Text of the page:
How police departments with consent decrees are faring

Fourteen police departments are currently working under reform agreements with the U.S. Department of Justice

By John Seewer 
Associated Press

Fourteen police departments big and small are working under reform agreements with the U.S. Department of Justice.

The agreements known as consent decrees force police officials and mayors to put reforms in place by a set deadline. The deals often are overseen and monitored by a federal judge or another third party.

Here are some of the city police departments across the U.S. with consent decrees or negotiating decrees:



The fatal shootings of seven black men and teenagers within eight months resulted in an agreement between police and the Justice Department in 2016. The investigation found officers were overzealous in use of deadly force, used tactics that sparked confrontations and did a poor job of investigating the shootings. The agreement, which runs through 2020, requires improved training of front-line officers, reduction of tactical squads that tend to be most aggressive and better internal investigations of officer-involved shootings.



Police agreed to make changes in 2016 after a federal investigation found that three-fourths of pedestrian stops were made without constitutionally adequate reasons and often targeted people in high-crime areas. It also said officers routinely used excessive force. The agreement will cost the city roughly $7.5 million and requires more community policing and training on use of force and stops and searches. It also calls for video cameras in all patrol cars and bodycams for most officers.



The 137-shot barrage of police gunfire that killed two unarmed blacks after a high-speed chase in 2012 was one of several instances involving police that led to a consent decree two year later. Among the findings were that officers had hit suspects in the head with their weapons and used stun guns on handcuffed people. Reforms called for a switch to community policing, an overhaul for investigating misconduct allegations and new training in avoiding racial stereotyping and dealing with the mentally ill.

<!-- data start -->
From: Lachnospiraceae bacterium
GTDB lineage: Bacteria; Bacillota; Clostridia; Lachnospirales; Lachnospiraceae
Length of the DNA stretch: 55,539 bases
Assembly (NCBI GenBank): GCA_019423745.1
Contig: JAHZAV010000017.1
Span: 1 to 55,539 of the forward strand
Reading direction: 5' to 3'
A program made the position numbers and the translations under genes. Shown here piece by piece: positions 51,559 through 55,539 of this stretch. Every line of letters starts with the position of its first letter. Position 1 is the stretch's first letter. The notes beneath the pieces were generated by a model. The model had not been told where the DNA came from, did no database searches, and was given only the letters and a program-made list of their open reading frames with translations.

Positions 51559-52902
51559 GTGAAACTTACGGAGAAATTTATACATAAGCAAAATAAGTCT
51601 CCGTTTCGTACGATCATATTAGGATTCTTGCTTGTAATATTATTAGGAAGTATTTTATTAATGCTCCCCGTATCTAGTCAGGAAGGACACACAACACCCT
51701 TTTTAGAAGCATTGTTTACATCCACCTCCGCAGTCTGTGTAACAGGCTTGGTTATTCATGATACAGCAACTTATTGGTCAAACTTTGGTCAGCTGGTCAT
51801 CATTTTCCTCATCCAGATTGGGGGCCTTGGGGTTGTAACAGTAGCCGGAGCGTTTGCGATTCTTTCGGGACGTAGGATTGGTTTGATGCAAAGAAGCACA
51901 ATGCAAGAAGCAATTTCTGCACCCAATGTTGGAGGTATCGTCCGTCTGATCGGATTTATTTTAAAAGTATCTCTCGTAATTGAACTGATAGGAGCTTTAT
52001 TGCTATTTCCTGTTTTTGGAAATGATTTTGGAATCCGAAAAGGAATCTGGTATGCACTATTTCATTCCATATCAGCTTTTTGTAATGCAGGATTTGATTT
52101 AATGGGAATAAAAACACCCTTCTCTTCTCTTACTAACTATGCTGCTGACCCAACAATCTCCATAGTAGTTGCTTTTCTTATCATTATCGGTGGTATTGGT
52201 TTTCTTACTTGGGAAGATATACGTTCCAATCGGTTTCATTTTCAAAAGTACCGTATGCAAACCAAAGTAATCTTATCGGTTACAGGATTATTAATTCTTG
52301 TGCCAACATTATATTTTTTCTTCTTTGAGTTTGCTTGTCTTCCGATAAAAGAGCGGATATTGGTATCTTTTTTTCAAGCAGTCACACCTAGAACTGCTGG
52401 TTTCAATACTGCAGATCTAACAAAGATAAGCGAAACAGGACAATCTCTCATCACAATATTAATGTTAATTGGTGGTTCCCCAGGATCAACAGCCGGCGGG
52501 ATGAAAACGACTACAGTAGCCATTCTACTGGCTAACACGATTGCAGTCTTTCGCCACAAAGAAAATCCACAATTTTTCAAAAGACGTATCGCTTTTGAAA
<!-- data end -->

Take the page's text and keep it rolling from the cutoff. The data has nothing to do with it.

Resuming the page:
A scathing Justice Department report alleging racial bias and profiling came in the wake of the 2014 police shooting death of Michael Brown, a black 18-year-old. The consent decree called for a Civilian Review Board to examine allegations of police misconduct. But the board's first meeting in March came after it missed a deadline to become operational and it's still not able to accept complaints from citizens. But a federal judge overseeing the agreement said the city is making meaningful progress.



The death of Freddie Gray in police custody led to the Justice Department's 2016 report that said officers routinely stopped people in black neighborhoods for dubious reasons and arrested residents for speaking in ways police deemed disrespectful. A proposed agreement calls for discouraging arrests for loitering and littering and requiring a supervisor to sign off on taking someone into custody for a minor infraction. The agreement also lays out policies for transporting prisoners like Gray, a black man who suffered a broken neck while riding in a police van.



The city's federal consent decree in 2012 came after an investigation found a pattern of police discrimination and bias against Hispanic residents who said they were subjected to false arrests, assaults and illegal searches. Four white police officers were convicted. A 2014 federal report said the town had made "remarkable" progress, including reducing the percentage of police motor vehicle stops involving Hispanics. A year later, then-Attorney General Loretta Lynch called East Haven a model for improving police-community relations.



An investigation after an officer's fatal shooting of a Native American woodcarver in 2010 and other questionable uses of force against minorities found officers were too quick to be physical, especially in low-level situations. A settlement in 2012 overhauled the police department's training and procedures, all aimed at reducing unnecessary uses of force and improving citizens' trust in officers. Both sides agree the results have been positive. Polling showed residents' attitudes toward police have improved greatly.



The Justice Department opened civil rights investigations focused on police misconduct in Hurricane Katrina's aftermath and then made a separate push to address systemic problems in the police department. That second effort led to the signing of the consent decree in 2012. There's been a vast revamp of policies and increased use of body and dashboard cameras. Monitors have generally praised the city's efforts, but they said in January that nearly 60 recent police recruits were accepted despite red flags for "risk factors," including possible drug use and domestic abuse.



A video showing a white officer fatally shooting a black teenager 16 times set off a civil-rights investigation of the police department in December 2015. It concluded, among other things, that officers were way too quick to use excessive force. While the probe was carried out under a Democratic administration, the city must hammer out a reform agreement with a Republican one that hasn't yet made its policy clear. Legal experts say staff attorneys for both sides likely are laying the groundwork for the formal negotiation stage that should start within a few months.


Associated Press writers Mark Gillispie in Cleveland; Curt Anderson in Miami; Sarah Brumfield in Washington; Gene Johnson in Seattle; Michael Tarm in Chicago; Michael Kunzelman in Baton Rouge, Louisiana; David Porter in Newark, New Jersey; Jim Suhr in Kansas City, Missouri; and Dave Collins in Hartford, Connecticut, contributed to this report.

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